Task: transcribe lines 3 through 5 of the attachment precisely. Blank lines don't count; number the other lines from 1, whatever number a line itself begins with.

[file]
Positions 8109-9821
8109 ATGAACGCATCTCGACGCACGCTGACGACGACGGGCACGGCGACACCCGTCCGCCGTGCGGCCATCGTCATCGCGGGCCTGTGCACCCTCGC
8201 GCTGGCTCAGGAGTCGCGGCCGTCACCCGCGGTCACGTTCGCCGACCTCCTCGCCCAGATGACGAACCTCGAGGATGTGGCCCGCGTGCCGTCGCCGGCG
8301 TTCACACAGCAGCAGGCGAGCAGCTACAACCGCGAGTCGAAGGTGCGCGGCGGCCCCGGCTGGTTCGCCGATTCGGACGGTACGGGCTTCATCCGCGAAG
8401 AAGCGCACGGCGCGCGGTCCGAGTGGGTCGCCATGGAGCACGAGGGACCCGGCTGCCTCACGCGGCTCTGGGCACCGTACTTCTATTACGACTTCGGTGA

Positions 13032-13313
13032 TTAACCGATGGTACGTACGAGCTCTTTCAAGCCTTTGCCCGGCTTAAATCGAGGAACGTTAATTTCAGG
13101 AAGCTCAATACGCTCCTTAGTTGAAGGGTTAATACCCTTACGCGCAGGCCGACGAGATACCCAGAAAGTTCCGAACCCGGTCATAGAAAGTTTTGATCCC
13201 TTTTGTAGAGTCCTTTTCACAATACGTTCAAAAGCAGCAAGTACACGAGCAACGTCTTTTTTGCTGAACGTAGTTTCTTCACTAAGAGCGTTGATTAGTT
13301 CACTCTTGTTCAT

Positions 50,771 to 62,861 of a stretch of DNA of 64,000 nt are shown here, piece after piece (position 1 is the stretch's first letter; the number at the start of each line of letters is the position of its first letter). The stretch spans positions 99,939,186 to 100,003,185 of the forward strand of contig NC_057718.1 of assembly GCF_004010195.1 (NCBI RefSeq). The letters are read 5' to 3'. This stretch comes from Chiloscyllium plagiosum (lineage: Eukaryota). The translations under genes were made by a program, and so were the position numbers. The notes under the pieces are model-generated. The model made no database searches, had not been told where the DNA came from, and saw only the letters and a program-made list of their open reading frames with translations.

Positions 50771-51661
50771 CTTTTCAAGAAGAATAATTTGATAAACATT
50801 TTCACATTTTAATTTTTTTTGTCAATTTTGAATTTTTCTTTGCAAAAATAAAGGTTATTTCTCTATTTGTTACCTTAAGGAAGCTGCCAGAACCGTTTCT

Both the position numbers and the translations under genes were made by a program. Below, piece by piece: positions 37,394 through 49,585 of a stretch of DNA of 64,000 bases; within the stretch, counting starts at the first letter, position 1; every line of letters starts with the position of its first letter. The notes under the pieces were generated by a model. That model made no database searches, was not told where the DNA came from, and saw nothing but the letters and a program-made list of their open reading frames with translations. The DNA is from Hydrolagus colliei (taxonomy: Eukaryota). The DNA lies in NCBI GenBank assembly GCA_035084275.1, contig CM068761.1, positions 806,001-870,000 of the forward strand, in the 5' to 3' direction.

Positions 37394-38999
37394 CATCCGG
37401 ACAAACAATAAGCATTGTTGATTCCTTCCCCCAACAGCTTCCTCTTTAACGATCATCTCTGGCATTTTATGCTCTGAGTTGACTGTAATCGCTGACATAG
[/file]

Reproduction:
8201 GCTGGCTCAGGAGTCGCGGCCGTCACCCGCGGTCACGTTCGCCGACCTCCTCGCCCAGATGACGAACCTCGAGGATGTGGCCCGCGTGCCGTCGCCGGCG
8301 TTCACACAGCAGCAGGCGAGCAGCTACAACCGCGAGTCGAAGGTGCGCGGCGGCCCCGGCTGGTTCGCCGATTCGGACGGTACGGGCTTCATCCGCGAAG
8401 AAGCGCACGGCGCGCGGTCCGAGTGGGTCGCCATGGAGCACGAGGGACCCGGCTGCCTCACGCGGCTCTGGGCACCGTACTTCTATTACGACTTCGGTGA